Karen King, who is at least a third generation Rustonite, has shared some of her family's story. She is inviting others to share theirs as well at what will hopefully be the first of many reminiscing times just before the Council study session on the fire department's future:
Come to the next meeting on: Monday, Jan. 14th
At: 6 pm
Your neighbors, the Algeos and the Kings at 5227 No. Winnifred invite you to our home prior to the work session on the 14th, to share your memories of Ruston over coffee & light refreshments. Then we can walk to the meeting together (or ride) and listen to the "powers that be" - then chorus our "Keep Ruston” opinions.
A Sense of History
by Karen King
While reading the article Asarco: The End of an Era by EVE BYRON - Independent Record - 11/11/07 I realized that the Town of Ruston is almost a mirror image of East Helena, Mt. The article highlighted the legacy this small community, now all but a ghost town, inherited from ASARCO after the smelter was closed. And while reading about East Helena and comparing it to our Town of Ruston, I realized that all too soon our community will also have lost its history unless we embrace the past and insist on keeping the past alive.
As a young child living in my grandmother’s home, I can remember so many things about growing up in this town, both good and bad. Living in Ruston we had the extended family, three generations living together under one roof. It included my grandmother, mother, three uncles, (an aunt who was already gone), and me and my two sisters. Eight people living together under one roof and only one bathroom! How did we ever manage? The extended family wasn’t unusual for the times, as many families were just like ours. My grandmother became a widow at an early age, and besides raising three sons and two daughters, she now had responsibility for me and my two sisters, while my mother worked two and three jobs.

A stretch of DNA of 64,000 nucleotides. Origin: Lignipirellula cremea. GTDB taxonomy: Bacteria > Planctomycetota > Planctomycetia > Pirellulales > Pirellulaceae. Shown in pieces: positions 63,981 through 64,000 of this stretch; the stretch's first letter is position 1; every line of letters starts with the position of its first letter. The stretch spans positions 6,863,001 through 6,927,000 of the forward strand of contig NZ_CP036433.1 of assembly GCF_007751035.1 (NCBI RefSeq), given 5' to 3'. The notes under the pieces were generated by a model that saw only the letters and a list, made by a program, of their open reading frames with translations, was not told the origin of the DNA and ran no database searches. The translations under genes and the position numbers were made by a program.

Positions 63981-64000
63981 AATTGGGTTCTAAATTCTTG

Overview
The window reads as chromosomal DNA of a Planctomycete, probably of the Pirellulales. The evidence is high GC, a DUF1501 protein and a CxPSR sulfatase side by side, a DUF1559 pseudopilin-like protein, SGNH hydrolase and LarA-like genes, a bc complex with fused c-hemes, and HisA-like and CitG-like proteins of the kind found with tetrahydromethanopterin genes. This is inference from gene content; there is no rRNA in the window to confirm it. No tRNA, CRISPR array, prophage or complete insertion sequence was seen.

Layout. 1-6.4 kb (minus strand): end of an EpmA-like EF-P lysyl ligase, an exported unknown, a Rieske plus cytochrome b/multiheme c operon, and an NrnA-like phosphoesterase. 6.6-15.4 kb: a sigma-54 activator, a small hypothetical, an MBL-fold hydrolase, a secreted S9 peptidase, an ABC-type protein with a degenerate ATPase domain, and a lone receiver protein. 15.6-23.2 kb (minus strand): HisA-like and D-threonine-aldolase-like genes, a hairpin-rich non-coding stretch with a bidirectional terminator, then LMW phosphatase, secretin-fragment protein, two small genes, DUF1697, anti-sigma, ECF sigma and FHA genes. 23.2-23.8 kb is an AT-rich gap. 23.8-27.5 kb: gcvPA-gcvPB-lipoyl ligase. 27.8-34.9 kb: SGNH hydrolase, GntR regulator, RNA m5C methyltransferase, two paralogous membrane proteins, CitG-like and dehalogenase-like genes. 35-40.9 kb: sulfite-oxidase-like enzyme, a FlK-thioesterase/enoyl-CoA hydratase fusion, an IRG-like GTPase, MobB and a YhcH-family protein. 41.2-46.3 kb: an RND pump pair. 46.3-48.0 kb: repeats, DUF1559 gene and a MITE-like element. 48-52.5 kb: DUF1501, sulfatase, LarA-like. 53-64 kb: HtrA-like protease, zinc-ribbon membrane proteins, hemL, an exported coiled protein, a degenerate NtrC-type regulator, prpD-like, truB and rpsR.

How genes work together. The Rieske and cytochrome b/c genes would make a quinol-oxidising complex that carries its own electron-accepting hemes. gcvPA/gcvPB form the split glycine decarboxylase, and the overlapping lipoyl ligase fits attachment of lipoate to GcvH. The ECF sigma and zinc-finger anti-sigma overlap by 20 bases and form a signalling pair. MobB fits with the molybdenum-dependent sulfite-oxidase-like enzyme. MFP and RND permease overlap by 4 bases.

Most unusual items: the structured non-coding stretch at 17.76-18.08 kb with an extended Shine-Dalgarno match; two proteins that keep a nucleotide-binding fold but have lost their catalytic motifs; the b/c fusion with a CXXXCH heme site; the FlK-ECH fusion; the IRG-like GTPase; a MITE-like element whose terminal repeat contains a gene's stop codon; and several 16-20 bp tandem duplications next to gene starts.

Memories are wonderful because we tend to remember the best of times, the roar of the lions before feeding time heard all the way to Ruston School; or my aunt going off to nursing school and two older uncles off to the navy, leaving us with our youngest uncle, Ed. He seemed more like an older brother to us since he was so close to his nieces in age.
What a devil he was, always pulling pranks and the incessant teasing. Now I think back to that time and realize how difficult it must have been to have lost his father (my grandfather) as such a young boy. On the other hand, I remember my oldest uncle, Rick, occupying the bathroom for hours on end come Friday and Saturday nights, anticipating dancing with the girls at the Big Bad Wolf until the wee hours of the morning then hitting the Three Pigs (both now Ruston Inn) for some early morning breakfast. I also remember my other uncle, Tom, serving in the Navy, then returning home sharing his bigger than life stories of travels and adventures around the world. My aunt, Mary Jane, was attending nursing school, living and working with another family in order to pay her way through school.
Ruston was a tight knit community settled by immigrants who came to this small company town more than a hundred years ago. These were our ancestors, great grandparents, and grandparents. As time passes and more of the old time residents die off, a little more of the history and flavor of this community is lost. It saddens me to think that we’re losing our sense of history and soon Ruston will be just another bedroom community of Tacoma, an extension with no distinction.